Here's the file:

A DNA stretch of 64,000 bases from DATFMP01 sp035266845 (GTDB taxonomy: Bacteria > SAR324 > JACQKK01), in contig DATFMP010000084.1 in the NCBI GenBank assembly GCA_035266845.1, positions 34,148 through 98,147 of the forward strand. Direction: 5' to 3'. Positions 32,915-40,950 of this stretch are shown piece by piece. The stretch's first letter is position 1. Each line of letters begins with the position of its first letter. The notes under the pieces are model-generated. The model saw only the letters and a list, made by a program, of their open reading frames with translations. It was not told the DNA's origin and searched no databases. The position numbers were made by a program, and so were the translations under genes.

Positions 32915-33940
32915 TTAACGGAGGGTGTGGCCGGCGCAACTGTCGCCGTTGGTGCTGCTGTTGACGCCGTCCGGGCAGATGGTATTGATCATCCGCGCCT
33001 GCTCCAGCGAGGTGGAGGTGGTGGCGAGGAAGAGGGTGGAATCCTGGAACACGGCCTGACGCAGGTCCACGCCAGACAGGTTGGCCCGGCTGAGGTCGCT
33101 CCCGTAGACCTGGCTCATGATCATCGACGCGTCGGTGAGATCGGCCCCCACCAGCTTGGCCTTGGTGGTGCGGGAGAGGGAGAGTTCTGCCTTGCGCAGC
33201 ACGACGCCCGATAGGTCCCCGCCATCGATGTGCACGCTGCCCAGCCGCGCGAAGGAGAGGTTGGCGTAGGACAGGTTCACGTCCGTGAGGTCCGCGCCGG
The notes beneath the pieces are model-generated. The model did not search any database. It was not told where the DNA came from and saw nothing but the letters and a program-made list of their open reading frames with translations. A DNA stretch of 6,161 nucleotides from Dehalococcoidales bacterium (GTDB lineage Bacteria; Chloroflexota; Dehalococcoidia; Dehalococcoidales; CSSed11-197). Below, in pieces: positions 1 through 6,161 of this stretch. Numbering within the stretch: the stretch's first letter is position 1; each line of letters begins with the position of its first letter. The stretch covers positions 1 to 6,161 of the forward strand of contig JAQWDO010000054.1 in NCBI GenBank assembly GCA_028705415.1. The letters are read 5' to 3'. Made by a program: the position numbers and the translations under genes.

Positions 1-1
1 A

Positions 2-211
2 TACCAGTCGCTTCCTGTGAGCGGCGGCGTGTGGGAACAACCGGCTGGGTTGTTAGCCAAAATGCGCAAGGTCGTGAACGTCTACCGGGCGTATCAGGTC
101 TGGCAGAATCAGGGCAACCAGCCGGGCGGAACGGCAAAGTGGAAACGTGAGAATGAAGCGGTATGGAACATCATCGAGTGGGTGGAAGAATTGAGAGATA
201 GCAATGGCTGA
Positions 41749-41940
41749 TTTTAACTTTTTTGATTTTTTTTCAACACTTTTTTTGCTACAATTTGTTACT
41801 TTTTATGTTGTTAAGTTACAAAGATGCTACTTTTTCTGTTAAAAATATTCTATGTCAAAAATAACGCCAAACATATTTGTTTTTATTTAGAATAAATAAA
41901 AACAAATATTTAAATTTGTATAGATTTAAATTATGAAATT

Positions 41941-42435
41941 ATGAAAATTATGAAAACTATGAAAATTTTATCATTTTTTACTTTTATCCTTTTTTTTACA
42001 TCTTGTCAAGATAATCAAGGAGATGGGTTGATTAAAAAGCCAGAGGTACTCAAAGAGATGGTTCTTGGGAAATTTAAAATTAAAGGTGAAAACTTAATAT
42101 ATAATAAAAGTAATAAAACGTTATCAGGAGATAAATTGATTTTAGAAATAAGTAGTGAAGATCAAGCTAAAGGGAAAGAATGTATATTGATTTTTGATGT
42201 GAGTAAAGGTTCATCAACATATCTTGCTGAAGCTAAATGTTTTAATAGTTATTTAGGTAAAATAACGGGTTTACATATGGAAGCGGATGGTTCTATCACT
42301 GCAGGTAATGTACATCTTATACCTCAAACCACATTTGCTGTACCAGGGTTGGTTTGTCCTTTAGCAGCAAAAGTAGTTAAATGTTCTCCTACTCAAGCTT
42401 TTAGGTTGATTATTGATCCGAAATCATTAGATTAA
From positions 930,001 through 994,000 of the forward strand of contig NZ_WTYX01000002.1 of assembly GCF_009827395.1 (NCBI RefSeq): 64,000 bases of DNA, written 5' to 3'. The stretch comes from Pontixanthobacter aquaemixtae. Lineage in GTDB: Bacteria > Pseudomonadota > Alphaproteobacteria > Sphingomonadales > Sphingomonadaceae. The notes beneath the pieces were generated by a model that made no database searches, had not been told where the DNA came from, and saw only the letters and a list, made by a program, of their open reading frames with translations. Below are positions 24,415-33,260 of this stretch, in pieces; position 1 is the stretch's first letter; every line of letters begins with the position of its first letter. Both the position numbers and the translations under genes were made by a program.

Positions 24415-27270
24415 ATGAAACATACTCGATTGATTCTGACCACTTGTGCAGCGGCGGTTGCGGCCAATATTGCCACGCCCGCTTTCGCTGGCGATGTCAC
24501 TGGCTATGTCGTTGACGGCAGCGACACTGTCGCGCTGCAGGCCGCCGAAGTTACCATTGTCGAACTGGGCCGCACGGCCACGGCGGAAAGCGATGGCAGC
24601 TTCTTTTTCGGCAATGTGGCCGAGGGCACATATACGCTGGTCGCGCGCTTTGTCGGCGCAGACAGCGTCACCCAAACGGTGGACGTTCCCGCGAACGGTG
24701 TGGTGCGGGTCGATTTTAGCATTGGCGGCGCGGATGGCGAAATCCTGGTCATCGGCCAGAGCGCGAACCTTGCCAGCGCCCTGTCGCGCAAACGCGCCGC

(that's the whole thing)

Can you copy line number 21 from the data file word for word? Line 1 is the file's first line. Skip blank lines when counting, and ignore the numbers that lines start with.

42101 ATAATAAAAGTAATAAAACGTTATCAGGAGATAAATTGATTTTAGAAATAAGTAGTGAAGATCAAGCTAAAGGGAAAGAATGTATATTGATTTTTGATGT